david: did anybody really hurt you a lot? sylvester: oh yeah, i have a lot of photos where you actually see distortion. david: how may times have you been injured doing movies? do you have like stunt injuries? , sylvester: i would say more than anyone in the world. david: why do your own stunts? sylvester: it's just something, it's like the "call of the wild," the jack london novel. i just get up there and i can do this. there is a difference between stunts and when you hook yourself up for example, your are jumping from train to train to train and this and that, that is just a certain kind of actor doing those sorts of james bond stunts. and there is a kind that you become very physical and you engage with other people and you do it yourself completely. no doubles. that is going to lead to a lot of injuries, you know? so, i chose more of the confrontational kind of stunts, you know, jumping off a of waterfalls, fire stunts. of course, i would have some very good doubles. at the time, mark and dallas
farnsworth. the majority of them, you do it yourself. they come with a lot of injuries. david: you have a successful "rocky" series and the successful "rambo" series, but after all of these successes, at some point, people say to you well, maybe you are too old to play these parts. all of a sudden, your agent says maybe we cannot help you as much. and you are seen as a washed up actor by some. how did that feel after you are at the top of the mountain to all of a sudden, all of the people telling you how great you are telling you, was it a real disappointment? sylvester: it was. then again, is that fourth crossroad. ok, do i listen to them, or how do you feel? do you feel competitive, is there, as rocky would say, "stuff in the basement." i'm like yeah, but i just have to do it age-appropriate. that is when i came up with "the expendables." you cannot do it alone, but i will take a group of actors that are not doing so well and you put it all together and i got
the idea when i took my wife to a rock 'n' roll revival where you have like, 20 groups. each one was worse than the next, but together, it was an interesting ticket. oh, look at this. and i thought why don't i do the same? i take all these guys who perhaps on their own were struggling, including myself, put them together, and i want to see how this turns out. this is kind of interesting. david: when you go to a restaurant or go out anywhere do people come up to all the time for pictures, autographs, do people come up and ask you if they want to arm wrestle you? sylvester: they do all the time. and usually with an arm wrestler, you do not know who is the killer in the room. ♪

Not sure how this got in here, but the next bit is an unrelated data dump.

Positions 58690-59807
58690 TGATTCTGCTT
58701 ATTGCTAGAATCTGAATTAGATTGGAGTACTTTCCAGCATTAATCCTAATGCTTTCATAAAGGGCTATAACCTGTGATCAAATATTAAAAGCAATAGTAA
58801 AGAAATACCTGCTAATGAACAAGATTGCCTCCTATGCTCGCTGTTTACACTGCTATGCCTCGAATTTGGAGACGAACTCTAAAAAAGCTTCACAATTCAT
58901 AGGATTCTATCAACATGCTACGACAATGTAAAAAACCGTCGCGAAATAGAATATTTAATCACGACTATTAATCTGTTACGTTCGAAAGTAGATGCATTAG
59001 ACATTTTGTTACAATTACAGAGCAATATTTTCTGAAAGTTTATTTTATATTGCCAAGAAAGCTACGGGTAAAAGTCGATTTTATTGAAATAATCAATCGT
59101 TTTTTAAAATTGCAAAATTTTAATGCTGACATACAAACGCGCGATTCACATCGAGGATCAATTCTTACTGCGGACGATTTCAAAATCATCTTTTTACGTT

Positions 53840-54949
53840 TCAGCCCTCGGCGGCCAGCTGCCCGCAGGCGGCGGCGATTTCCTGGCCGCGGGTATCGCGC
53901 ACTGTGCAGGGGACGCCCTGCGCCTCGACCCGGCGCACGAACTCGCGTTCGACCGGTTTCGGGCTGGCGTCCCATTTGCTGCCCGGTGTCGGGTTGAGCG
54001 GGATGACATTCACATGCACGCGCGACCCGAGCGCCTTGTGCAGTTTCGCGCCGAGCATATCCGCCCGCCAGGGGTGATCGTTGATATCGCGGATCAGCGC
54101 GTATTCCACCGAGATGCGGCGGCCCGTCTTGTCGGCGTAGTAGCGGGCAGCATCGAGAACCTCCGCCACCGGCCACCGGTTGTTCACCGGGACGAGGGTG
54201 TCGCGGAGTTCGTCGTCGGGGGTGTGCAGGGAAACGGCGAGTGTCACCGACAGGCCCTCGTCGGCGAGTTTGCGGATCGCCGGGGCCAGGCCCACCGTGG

is another "creed" movie coming out. sylvester: i believe so, yes. david: you would know. but i'm told that you are not going to reprise your role as rocky. is rocky ever going to reappear on the screen? sylvester: boy, there is a possibility. i've written half a screenplay, because this is a story where obviously, his days in the ring are long gone. where he now tries to save his neighborhood or he thinks he can, because that area right now in philadelphia is littered with fentanyl. it's terrible. and he involves himself. he realizes you cannot save the neighborhood. you know, rocky has a simple mind, so he starts to focus on a couple of these characters and it becomes like the new adrian, but with all the 2020 problems of today. and then there is a fellow that comes in from mexico and rocky takes him under his wing and before you know it, it's rocky and adrian and he is the mentor in this horrible existence until he becomes powerful. david: what is more pleasurable, writing, acting, producing? directing? which do you like the most? sylvester: directing is fantastic, but you lose your life. it is seven days a week, you wake up in the middle of the night jotting notes. writing is a complete horror, complete horror.
have you ever seen a truly well, fresh faced writer? david: like edgar allan poe. sylvester: yeah, exactly my point. haggard, gone, dead at 39. writing is rough. it is almost like being a composer. every word, as you know, is a note. it is not just typing. anyone can type, anyone can talk into a recorder. but to actually get the fluidity and the essence of dialogue, it is beautiful. but it is hard. david: so if you are starting today in hollywood and you are giving advice to a young actor, writer, producer, what would you say? would you say forget motion picture theaters and go with the streaming or what? sylvester: i would say that, yeah. i think you could do a couple of indies to learn your chops. but the day of entrepreneurial, of grabbing life by the seat of the pants, going with your gut instinct, is over. "rocky" could never be made
today. this never would've happened. "the godfather" would not be made today. david: so today, you think the motion picture business is changing and streaming is taking over? you think the motion picture industry as you know it will survive? sylvester: i don't think it will ever have the golden era it has had by far because the audience, the demographic is different. they are watching films on their iphone. so it is not as though the theater has become this habitual shrine to coming attractions. and streaming -- actually, i'm going to do one very soon called "the tulsa king" or "the king of tulsa" and it just allows you to breathe the characters, breathe in, to take 10 weeks, which is beautiful.